Worldwide, 780 million people lack access to clean water, according to estimates from the World Health Organization. Armed with sheets of paper and an expert knowledge of nanoparticles, Teri Dankovich, a Civil and Environmental Engineering (CEE) postdoctoral researcher at Carnegie Mellon University, is working to solve that problem with support from CEE students.

This summer, CEE student Angela Ng (BS ’16) traveled to Bangladesh to test Dankovich’s innovative technology called pAge Drinking Paper—thick pieces of paper embedded with silver and copper nanoparticles that are lethal to bacteria.

In a talk at the 250th American Chemical Society National Meeting & Exposition, Dankovich presented results from these and other field trials showing that when you pour contaminated water through a sheet of pAge drinking paper, the paper removes over 99% of bacteria in the water. This simple process produces filtered water that is very similar to tap water consumed every day across the United States.

This is the type of work I want to do for the rest of my life—to create solutions that better communities around the world.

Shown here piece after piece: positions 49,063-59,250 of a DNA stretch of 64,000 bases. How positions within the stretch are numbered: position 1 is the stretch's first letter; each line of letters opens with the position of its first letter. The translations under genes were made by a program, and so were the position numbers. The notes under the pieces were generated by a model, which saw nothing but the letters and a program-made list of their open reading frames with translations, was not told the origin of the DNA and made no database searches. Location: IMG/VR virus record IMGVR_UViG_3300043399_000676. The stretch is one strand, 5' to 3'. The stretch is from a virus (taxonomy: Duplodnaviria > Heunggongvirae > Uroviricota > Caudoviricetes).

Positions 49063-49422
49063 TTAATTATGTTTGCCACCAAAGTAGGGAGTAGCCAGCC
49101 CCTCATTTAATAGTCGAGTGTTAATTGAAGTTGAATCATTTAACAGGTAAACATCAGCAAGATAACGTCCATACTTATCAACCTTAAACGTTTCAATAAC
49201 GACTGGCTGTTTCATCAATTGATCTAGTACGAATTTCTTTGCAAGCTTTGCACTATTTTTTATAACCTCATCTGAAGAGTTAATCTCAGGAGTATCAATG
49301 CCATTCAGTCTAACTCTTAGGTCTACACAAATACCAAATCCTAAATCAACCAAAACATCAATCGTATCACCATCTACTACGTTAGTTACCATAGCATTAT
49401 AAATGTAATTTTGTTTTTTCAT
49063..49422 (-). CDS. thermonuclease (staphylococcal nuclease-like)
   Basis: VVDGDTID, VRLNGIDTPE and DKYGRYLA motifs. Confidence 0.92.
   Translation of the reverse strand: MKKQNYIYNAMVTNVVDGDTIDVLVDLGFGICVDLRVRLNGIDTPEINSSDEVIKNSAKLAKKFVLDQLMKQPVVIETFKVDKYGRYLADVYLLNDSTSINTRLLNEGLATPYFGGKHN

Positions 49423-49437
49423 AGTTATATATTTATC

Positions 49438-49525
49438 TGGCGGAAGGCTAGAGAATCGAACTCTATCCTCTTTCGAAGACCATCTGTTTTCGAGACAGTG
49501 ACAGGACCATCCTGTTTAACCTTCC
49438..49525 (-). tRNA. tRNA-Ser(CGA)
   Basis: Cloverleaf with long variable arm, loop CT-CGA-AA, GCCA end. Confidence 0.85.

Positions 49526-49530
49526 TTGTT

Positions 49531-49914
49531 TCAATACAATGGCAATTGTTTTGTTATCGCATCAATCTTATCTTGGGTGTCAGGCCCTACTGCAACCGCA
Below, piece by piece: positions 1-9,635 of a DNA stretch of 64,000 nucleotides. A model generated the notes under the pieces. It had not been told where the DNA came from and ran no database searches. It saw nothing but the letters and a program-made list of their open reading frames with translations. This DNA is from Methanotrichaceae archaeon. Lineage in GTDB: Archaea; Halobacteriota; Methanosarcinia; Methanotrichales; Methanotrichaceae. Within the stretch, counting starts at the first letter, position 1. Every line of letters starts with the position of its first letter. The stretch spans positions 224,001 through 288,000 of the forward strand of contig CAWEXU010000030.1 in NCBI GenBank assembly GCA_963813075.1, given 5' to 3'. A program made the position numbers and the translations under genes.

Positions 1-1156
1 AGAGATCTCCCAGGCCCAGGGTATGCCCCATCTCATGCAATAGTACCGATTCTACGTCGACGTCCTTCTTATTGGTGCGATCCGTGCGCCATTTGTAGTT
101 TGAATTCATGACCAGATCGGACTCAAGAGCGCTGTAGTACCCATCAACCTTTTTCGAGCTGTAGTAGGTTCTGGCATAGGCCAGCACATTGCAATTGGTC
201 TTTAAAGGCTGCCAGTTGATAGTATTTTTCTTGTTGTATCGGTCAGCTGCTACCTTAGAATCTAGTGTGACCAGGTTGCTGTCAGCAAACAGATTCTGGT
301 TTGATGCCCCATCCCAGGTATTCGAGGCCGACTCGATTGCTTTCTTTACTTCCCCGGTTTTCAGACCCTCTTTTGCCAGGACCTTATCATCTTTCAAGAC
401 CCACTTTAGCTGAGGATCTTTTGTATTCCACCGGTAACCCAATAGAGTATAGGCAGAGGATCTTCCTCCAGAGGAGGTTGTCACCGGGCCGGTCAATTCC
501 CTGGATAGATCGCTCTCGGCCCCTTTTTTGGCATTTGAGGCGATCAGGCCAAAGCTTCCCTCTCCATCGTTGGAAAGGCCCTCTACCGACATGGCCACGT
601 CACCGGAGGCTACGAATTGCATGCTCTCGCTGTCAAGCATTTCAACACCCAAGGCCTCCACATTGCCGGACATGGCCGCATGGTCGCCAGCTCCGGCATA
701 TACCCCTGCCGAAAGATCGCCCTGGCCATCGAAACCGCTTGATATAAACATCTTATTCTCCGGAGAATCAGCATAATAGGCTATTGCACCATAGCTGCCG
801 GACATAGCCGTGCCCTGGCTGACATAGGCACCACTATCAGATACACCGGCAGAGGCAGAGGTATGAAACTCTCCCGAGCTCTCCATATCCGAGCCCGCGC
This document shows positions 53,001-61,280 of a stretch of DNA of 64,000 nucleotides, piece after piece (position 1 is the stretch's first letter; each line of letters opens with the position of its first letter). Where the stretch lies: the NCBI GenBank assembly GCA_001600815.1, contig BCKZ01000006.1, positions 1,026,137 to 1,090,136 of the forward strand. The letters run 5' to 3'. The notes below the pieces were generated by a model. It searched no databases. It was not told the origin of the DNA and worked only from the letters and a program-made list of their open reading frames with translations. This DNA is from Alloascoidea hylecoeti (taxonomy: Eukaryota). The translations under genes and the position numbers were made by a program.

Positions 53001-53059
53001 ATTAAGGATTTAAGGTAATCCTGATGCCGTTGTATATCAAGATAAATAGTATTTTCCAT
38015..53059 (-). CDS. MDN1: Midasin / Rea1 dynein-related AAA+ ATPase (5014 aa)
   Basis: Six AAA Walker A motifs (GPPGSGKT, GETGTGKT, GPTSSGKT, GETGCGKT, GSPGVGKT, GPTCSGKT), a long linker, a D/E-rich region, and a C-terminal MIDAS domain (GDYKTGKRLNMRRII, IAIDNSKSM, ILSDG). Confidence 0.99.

Angela Ng, Student, Civil and Enviornmental Engineering, Carnegie Mellon University

This paper is perhaps best known as the technology behind the Drinkable Book, a collection of pAge drinking papers presented as a book. Each paper can be easily torn from the book, placed in a filter holder, and used to clean water whenever needed. As a whole, one Drinkable Book could provide its owner four years of clean drinking water.

“I had always wanted to work on the Drinkable Book project. It was actually the reason I chose my major,” explains Ng.

In Bangladesh, Ng and fellow team members worked with International Development Enterprises to create a design that would allow pAge drinking paper to filter water directly into jugs called kolshis, which are commonly used to collect water throughout the country.

Gathering information and water samples, the group travelled to cities and rural areas and asked people which designs they preferred and how they collected water. The team created and tested various models before identifying the most successful design, which Ng describes as similar to a coffee filter.

As part of her honors thesis, Ng is continuing her work with Dankovich. “There’s a lot more to discover—for example, figuring out the longevity of this new design and seeing if it doesn’t only kill bacteria but also key species like Giardia, Microsporidia, and other waterborne pathogens,” explains Ng.

When asked about her own future, Ng does not hesitate. “This is the type of work I want to do for the rest of my life—to create solutions that better communities around the world.”